Fifth former employee sues Newman University

WICHTA, Kan. (AP) — A former Newman University volleyball coach has become the fifth ex-employee to sue the Catholic university in recent months.

Destiny Clark filed a federal lawsuit Thursday alleging that the private school and its athletic director retaliated against her, paid her less than promised and routinely placed her volleyball team at a lower priority than other teams, The Wichita Eagle reported .

All five of the former employees who have sued Newman allege unfair termination or treatment. Three, including Clark, mention Title IX complaints and allege the school retaliated during the investigations.

School spokesman Clark Schafer said Clark's claims were without merit. The school has denied wrongdoing in each case.

When the university hired Clark as its volleyball coach in May 2015, she was to be paid a $37,000 salary and was promised a strength coaching position and $20,000 in additional pay, according to the lawsuit. But the school instead hired men — at least one of whom was less qualified than Clark — as strength coaches, the lawsuit said.

Clark said that when she asked Athletic Director Victor Trilli to honor the promise, he "laughed in Ms. Clark's face and offered her a $2,000 stipend," which was 10 times less than the agreed-upon pay and what the male strength coaches ultimately made, according to her lawsuit.

"Ms. Clark, as the volleyball head coach, was paid less than all other head coaches at Newman who performed work substantially equal in skill, effort, and responsibility, and who had the same or substantially similar conditions of work," the suit alleges.

She said the school put her team at a lower priority when scheduling practices and failed to stop a men's basketball player who repeatedly interrupted volleyball practices, sexually harassed volleyball players and refused to leave the gym when asked. Clark sought a restraining order from a Sedgwick County judge after a confrontation with the player turned physical.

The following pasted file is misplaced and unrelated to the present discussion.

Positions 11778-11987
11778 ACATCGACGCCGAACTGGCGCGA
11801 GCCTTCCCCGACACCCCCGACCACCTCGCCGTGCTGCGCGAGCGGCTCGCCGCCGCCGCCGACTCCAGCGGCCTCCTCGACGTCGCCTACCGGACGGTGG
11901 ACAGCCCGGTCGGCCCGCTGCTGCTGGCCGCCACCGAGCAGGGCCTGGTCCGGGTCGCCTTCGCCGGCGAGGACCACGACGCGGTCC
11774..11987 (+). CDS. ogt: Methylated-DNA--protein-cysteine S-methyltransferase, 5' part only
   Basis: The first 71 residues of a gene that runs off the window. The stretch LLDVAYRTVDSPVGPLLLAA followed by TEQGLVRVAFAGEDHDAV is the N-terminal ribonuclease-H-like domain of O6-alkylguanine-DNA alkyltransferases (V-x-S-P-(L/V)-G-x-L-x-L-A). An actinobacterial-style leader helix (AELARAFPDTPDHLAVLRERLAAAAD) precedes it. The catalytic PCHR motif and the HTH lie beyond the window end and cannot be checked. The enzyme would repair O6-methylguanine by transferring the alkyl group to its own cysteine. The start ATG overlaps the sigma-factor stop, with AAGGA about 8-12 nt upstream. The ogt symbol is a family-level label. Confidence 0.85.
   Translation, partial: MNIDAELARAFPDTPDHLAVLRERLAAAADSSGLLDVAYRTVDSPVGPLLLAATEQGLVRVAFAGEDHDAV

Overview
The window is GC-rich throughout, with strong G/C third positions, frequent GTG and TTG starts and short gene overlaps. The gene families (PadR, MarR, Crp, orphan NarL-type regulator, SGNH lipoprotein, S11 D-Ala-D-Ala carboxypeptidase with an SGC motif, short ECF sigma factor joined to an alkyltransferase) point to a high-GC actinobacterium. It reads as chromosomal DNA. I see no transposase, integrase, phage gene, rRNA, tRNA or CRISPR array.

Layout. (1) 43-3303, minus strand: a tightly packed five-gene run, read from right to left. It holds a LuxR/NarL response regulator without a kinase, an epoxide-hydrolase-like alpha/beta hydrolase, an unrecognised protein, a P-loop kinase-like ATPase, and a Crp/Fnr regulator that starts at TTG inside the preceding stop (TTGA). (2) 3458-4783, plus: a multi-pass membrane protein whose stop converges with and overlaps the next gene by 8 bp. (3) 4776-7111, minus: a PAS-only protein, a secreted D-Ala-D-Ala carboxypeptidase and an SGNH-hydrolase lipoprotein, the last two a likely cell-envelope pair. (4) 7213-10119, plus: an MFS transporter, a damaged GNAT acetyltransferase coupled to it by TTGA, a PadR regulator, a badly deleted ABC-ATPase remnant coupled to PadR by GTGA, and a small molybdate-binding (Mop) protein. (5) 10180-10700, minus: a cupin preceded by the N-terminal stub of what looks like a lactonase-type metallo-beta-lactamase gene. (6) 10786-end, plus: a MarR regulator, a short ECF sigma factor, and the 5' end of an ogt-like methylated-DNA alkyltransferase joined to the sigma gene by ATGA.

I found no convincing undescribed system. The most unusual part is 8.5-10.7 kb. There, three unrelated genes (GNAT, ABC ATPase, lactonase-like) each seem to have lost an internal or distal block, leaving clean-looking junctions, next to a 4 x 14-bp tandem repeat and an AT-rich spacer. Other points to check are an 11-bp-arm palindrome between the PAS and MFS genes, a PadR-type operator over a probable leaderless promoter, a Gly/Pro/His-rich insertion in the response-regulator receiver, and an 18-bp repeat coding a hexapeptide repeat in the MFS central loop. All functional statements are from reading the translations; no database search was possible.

Clark left Newman to become an assistant coach at Providence College, Schafer confirmed. Her resignation was effective July 16.

"Newman University investigated the allegations made by Ms. Clark, both before and after her voluntary resignation," Schafer said in an email statement. "It was determined that there was no evidence to support her claim that Newman, or any employee listed in the lawsuit as a defendant violated the law."

Schafer said the university has anti-discrimination and anti-retaliation policies and has complied with all state and federal laws.

Former human resources director Mandy Greenfield, who led the investigation into Clark's Title IX complaint, sued the school in December, contending she was fired for whistleblowing. John Walker, who helped investigate Clark's Title IX complaint, sued over his firing in January. Two other former employees have filed against the university during the past eight months.

Newman University has about 1,800 graduate and undergraduate students.


Information from: The Wichita (Kan.) Eagle,